1561. Serologic Assays for the Diagnosis of Herpes Virus 1 (HSV-1) Herpes Virus 2 (HSV-2): Test characteristics of FDA approved Type-Specific Assays in an Ethnically, Racially, and Economically Diverse Patient Population
Session: Poster Abstract Session: Clinical Infectious Diseases: Sexually Transmitted Infections
Saturday, October 10, 2015
Room: Poster Hall
Background:  Routine serologic testing of herpes infection is practical with the availability of commercial assays for HSV-1 and HSV-2 antibodies. However, their “real-world” performance has not been adequately assessed. 

Methods:  Between Sept 2009-Jan 2011, participants were enrolled in different venues in 3 cities:  Boston (Massachusetts General Hospital), Sexually Transmitted Disease (STD) Unit, HIV outpatient practice, Obstetrics Practice; Baltimore (Johns Hopkins University) STD Unit; New York City Commercial Sex Venues/bathhouse a HIV testing site of Bellevue Hospital Center. Serum was tested by Western Blot (WB) and 6 FDA approved serologic assays for HSV-1 and HSV-2: BioRad, DiaSorin, Euroimmun, Focus, Zeus, and Biokit (HSV-2 only).  Sensitivity, specificity, positive and negative predictive values were determined for each assay using WB as the gold standard for the entire cohort and subgroups (HIV-positive men, pregnant women, 3 age groups (<18-29; 30-39; 40+), white men, non-white men, white women, and non-white women). Univariate and multivariable logistic regression models were used to evaluate the effect of race, gender, age, HIV status and pregnancy status on the sensitivity and specificity of the assays. 

Results:  2,358 participants were enrolled. 77 were excluded due to equivocal WB tests. 61% were male; 51% were Caucasian; 32% African American and 8% Hispanic.  Seroprevalence by WB for HSV-1 was 60.6% (1382) and 21.7% (495) for HSV-2.   In evaluating the entire cohort the sensitivities of the assays ranged from 84.1– 88.9% (HSV-1) and 84.0 – 98.8% (HSV-2); specificities from 82.5 – 99.0% (HSV-1) and 92.4 – 97.7% (HSV-2).  PPV from 88.3-99.2%(HSV-1) and 77.5-92.3%(HSV-2); NPV from 80.2-84.8%(HSV-1) and 96.1-99.7%(HSV-2).  Assay performance varied among subgroups.  Sensitivity of HSV1 assays tended to be lower among white compared to nonwhite participants. In univariate analyses, HSV-2 WB positivity decreased the specificity of Zeus, Euroimmun, and Biorad HSV-1 assays (p<0.05).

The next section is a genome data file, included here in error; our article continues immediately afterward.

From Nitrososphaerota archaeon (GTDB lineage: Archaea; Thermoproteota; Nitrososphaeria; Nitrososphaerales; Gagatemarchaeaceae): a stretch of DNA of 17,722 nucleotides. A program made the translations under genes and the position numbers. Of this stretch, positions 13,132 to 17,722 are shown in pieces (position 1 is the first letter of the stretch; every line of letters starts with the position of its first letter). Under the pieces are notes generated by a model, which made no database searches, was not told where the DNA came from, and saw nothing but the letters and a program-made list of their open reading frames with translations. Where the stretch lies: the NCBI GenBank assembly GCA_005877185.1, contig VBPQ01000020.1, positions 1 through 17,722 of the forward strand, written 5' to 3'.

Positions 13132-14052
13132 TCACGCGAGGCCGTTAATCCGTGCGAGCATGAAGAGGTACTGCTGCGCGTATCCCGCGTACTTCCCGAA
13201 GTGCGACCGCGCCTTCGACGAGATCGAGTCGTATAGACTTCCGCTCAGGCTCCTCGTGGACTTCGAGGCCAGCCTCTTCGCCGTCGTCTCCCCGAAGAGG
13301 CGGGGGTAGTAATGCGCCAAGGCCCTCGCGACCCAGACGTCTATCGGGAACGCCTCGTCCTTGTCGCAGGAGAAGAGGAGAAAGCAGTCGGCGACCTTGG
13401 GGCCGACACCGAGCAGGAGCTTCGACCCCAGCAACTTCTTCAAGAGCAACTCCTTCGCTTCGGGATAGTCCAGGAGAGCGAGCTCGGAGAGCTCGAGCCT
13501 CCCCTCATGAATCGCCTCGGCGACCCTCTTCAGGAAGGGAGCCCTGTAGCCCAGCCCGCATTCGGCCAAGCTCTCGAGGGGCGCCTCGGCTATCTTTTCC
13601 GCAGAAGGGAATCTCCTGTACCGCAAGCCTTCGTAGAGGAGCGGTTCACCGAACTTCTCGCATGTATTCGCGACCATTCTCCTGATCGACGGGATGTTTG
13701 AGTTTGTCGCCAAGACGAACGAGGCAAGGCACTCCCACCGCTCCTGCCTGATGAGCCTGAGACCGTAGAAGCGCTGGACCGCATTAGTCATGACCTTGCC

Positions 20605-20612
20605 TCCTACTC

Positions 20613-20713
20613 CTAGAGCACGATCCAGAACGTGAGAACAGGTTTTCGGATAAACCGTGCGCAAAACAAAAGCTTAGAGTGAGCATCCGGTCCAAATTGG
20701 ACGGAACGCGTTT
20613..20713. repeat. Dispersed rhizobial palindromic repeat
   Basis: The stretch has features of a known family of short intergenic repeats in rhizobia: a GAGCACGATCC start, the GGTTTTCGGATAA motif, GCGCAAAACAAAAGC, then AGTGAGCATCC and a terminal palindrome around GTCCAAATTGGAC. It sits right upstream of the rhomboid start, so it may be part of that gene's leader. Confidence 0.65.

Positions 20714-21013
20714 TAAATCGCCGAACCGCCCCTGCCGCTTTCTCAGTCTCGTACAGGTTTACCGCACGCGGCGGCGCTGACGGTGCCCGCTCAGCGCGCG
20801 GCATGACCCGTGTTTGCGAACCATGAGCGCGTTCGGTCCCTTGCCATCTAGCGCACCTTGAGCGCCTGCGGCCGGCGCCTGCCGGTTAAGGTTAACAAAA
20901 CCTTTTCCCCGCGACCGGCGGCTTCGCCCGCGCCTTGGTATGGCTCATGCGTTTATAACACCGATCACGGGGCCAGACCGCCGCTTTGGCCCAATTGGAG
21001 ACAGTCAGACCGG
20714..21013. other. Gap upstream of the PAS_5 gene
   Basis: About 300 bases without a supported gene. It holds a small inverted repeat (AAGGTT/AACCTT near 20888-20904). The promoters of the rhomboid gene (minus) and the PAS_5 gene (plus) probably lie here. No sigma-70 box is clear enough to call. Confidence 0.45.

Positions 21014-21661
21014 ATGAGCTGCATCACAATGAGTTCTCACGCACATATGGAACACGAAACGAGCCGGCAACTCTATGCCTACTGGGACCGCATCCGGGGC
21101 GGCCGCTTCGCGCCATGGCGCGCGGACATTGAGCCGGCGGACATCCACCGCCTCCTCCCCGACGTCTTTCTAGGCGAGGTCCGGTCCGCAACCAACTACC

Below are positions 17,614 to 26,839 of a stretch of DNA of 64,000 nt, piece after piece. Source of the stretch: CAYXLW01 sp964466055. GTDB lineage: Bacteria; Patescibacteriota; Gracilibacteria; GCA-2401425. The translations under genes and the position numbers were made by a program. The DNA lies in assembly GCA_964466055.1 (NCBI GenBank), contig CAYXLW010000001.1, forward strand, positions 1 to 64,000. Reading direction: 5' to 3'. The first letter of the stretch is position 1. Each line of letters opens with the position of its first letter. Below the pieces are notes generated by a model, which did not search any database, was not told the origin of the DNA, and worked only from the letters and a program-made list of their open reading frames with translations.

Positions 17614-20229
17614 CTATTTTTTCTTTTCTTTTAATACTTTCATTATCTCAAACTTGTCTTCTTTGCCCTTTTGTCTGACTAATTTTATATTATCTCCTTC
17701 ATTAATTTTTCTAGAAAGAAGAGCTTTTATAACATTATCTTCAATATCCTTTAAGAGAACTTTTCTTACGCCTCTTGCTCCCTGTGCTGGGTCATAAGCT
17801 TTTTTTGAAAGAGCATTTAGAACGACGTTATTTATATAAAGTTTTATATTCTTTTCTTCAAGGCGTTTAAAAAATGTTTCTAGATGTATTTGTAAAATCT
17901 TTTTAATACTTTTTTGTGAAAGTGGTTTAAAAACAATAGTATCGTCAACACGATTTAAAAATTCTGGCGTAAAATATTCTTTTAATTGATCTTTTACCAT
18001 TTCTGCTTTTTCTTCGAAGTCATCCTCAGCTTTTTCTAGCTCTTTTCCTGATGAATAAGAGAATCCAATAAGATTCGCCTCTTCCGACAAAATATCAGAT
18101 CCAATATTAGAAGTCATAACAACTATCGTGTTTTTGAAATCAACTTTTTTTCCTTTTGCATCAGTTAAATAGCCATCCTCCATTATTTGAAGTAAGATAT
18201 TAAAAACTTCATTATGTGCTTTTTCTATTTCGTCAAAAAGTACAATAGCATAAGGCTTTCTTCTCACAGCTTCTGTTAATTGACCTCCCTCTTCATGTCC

Conclusion:  For both HSV-1, and HSV-2, Biorad, DiaSorin, Focus and Zeus assays had comparable sensitivity and specificity. Sensitivity of most assays was lower for HSV-1 than for HSV-2. Test performance varied considerably between patient subgroups.

Gregory Robbins, MD, MPH, FIDSA1, Sara Lammert, MPH2, Anne Rompalo, MD ScM, FIDSA3, Laura Riley, MD4, Demetre Daskalakis, MD5, Rhoda Morrow, PhD, FIDSA6, Hang Lee, PhD7, Amy Shui, MA, MA8, Charlotte Gaydos, DrPH, FIDSA9, Barbara Detrick, PhD10, Eric Rosenberg, MD, FIDSA11, Danielle Crochiere, CRNP, MPH12, Kate Cunningham, MA13, Heather Bradley, PhD14, Lauri Markowitz, MD14, Fujie Xu, MD, PhD15 and Donna Felsenstein, M.D., FIDSA16, (1)Massachusetts General Hospital, Boston, MA, (2)Infectious Diseases, Massachusetts General Hospital, Boston, MA, (3)Johns Hopkins School of Medicine, Baltimore, MD, (4)Massachusetts General Hospital/Harvard Medical School, Boston, MA, (5)Infectious Diseases, NYU School of Medicine, Bellevue, New York City, NY, (6)Laboratory Medicine, Univ. of Washington and Fred Hutch Cancer Research Center, Seattle, WA, (7)Biostatistics, Massachusetts General Hospital, Boston, MA, (8)Biostatistics Center, Massachusetts General Hospital, Boston, MA, (9)Medicine, Infectious Diseases, Johns Hopkins University, Baltimore, MD, (10)Department of Pathology, Johns Hopkins University, Baltimore, MD, (11)Pathology, Massachusetts General Hospital, Boston, MA, (12)Pocono Medical Center, Stroudsburg, PA, (13)Social Working, Arbour Counseling and Arbour HRI Hospital, Brookline, MA, (14)Centers for Disease Control and Prevention, Atlanta, GA, (15)Division of Viral Hepatitis, Division of Viral Hepatitis, Atlanta, GA, (16)Infectious Disease, Massachusetts General Hospital, Boston, MA


G. Robbins, None

S. Lammert, None

A. Rompalo, None

L. Riley, None

D. Daskalakis, None

R. Morrow, None

H. Lee, None

A. Shui, None

C. Gaydos, Abbott/Ibis: Grant Investigator , Research support

B. Detrick, None

E. Rosenberg, None

D. Crochiere, None

K. Cunningham, None

H. Bradley, None

L. Markowitz, None

F. Xu, None

D. Felsenstein, Focus: Investigator , Research support
Alere/Zeus: Investigator , Research support
BioRad: Investigator , Research support
Biokit: Investigator , Research support
Euroimmun: Investigator , Research support
Diasorin: Investigator , Research support

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